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Military proposes management cuts
The military's three operative commands − the upper management responsible for overseeing the operation of the army, airforce and navy − may be combined to help find the 2.7 billion kroner of savings the government has outlined for the military’s annual budget.
The proposal has been made by the military’s chief of defence, General Peter Bartram, following findings made by a committee he established to help find necessary savings.
According to Bartram, combining the separate operative commands of the army, navy and airforce will both improve co-ordination within the military and also enable savings of 82 million kroner a year by cutting about 128, mostly management, staff.
“The time has come to create one joint operational command for the military,” Bartram told Jyllands-Posten newspaper. “The command will be able to co-ordinate the actions of the three branches, both home and abroad.”
Currently, each of the three armed forces has its own operational command with its own rules, military police and line of contact with the authorities. But in the future, Bartram envisages a single operative command co-ordinating Denmark’s military efforts.
“When we currently deploy soldiers on international missions, the deployment is made in co-ordination between at least two of the military’s three branches and often between all of them,” Bartram said. “Instead of having three operative commands and staff responsible for the education and deployment of soldiers, there is a rationale for co-ordinating and deploying our soldiers from a central operative command.”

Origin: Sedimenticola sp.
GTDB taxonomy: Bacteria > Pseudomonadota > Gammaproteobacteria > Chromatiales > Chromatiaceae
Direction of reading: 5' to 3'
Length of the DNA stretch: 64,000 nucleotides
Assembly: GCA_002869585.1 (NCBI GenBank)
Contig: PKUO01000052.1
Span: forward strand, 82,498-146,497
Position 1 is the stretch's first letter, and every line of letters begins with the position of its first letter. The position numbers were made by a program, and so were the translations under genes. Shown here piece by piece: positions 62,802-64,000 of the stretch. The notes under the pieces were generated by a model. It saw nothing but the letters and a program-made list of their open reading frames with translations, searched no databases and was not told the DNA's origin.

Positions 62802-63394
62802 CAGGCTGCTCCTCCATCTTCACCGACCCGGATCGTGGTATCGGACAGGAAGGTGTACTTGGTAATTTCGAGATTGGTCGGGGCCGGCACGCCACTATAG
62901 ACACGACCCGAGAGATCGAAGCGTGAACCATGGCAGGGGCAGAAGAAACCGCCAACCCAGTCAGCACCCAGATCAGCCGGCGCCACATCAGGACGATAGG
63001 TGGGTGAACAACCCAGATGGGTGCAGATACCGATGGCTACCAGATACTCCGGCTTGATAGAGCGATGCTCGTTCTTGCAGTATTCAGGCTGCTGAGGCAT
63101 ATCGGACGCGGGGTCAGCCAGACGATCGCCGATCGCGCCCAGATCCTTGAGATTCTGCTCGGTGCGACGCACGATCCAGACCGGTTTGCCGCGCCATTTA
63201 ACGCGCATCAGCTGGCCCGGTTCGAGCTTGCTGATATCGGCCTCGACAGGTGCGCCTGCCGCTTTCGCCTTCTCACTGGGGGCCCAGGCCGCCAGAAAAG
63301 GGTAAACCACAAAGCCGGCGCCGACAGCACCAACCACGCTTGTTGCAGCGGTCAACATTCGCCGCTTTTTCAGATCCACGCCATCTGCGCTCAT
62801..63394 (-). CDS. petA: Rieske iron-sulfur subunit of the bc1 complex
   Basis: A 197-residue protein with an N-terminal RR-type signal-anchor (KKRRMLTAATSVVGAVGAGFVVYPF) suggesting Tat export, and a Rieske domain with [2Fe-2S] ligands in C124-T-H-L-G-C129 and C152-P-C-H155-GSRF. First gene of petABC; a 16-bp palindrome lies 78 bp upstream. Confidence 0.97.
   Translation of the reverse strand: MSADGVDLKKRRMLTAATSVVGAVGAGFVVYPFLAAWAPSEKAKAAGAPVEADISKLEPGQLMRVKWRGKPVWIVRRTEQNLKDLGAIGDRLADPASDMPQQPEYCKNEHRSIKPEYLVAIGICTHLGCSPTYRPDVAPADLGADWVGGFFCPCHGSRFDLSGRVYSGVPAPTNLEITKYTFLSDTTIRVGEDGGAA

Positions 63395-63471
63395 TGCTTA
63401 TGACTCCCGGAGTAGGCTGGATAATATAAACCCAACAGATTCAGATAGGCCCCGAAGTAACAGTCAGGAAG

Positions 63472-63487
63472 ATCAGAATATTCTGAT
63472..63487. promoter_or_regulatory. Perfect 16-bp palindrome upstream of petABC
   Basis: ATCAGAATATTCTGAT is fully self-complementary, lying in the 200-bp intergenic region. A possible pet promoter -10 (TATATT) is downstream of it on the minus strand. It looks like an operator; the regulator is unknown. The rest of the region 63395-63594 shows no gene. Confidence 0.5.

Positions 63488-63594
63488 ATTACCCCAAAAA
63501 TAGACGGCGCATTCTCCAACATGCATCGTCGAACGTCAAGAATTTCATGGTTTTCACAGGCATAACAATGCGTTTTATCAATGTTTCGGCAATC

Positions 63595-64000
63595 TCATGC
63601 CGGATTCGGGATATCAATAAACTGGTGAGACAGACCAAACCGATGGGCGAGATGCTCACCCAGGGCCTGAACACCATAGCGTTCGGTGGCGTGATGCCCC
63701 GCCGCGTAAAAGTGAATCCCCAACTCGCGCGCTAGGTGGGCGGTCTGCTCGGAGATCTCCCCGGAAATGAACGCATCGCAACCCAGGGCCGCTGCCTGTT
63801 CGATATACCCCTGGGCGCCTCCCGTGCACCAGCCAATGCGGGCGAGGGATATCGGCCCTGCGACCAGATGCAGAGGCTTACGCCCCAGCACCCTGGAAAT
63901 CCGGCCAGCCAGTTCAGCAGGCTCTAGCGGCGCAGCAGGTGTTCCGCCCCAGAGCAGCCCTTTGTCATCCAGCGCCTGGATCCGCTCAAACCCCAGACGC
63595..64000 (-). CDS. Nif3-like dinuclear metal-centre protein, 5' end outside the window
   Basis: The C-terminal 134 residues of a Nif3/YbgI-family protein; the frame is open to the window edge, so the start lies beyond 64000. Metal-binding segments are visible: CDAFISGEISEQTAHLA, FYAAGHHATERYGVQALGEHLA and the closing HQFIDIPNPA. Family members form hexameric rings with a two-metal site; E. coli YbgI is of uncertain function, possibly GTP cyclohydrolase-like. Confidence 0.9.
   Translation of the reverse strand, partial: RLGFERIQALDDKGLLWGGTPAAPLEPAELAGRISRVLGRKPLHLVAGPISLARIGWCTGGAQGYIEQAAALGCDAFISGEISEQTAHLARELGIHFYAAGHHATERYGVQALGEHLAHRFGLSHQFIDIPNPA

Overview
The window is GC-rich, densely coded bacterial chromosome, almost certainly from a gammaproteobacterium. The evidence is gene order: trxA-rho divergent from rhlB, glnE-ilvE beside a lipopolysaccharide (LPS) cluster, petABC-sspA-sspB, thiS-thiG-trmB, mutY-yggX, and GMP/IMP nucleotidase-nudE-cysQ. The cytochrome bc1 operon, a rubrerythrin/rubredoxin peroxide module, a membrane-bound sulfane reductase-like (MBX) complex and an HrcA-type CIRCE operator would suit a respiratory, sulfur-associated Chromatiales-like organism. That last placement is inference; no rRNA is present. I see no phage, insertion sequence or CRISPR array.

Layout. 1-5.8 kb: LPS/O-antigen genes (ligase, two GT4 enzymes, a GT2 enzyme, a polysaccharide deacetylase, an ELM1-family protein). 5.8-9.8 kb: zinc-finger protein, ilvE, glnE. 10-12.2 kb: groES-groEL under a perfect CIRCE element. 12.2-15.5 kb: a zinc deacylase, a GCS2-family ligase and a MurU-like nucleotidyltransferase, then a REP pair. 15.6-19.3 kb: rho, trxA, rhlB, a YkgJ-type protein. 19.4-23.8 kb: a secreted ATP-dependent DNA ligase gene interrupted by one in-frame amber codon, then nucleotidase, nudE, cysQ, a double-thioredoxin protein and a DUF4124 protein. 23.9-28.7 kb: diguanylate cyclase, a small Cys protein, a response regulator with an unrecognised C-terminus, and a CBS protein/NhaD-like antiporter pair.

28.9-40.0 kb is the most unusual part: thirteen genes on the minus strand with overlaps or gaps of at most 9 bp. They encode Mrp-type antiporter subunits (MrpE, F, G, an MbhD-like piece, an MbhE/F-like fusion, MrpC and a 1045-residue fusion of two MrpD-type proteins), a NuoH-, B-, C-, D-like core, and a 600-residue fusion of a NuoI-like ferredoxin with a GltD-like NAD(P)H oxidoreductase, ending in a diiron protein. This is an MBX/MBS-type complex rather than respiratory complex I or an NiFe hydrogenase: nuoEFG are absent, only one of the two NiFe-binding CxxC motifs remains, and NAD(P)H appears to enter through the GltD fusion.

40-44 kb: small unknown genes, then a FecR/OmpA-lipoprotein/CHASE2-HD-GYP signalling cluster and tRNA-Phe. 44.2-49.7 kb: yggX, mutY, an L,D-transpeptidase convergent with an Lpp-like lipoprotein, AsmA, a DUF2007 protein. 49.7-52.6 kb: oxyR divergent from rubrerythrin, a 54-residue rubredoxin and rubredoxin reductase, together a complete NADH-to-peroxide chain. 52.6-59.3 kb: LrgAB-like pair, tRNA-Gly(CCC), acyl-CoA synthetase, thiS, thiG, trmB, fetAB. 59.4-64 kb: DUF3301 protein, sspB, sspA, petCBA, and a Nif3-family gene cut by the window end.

Bartram’s committee is now trying to establish a model for how a central operative command would function in preparing and deploying troops as well as assessing what the different strengths of the different operative commands.
“Each branch has its own characteristics and skills that we do not want to remove,” Bartram said. “The military will still be made up of thee branches that will be complemented by a fourth service that will be responsible for co-ordination, planning and deployment.”
Bartram’s proposal has support from both within the army and from the opposition parties in parliament, whose support the government needs if it is to make long-lasting changes to the structure of the military.
“In a small country like Denmark, it is important to find ways to make the military run the furthest for the money,” Venstre's defence spokesperson, Troels Lund Poulsen, told Jyllands-Posten.
Konservative also support the proposed cuts to the military’s upper management.
“The military can’t be too top-heavy if we want to remain good at what we do, but don’t have any extra money,” the former foreign minister, Lene Espersen, told Jyllands-Posten. “Instead of starting at the bottom of the pyramid, it might be smart to be at the top of the pyramid with those who have the most number of stars on their shoulders and find a way to combine the operative and co-ordinating services.”
The government has also proposed abolishing military service to help find the savings.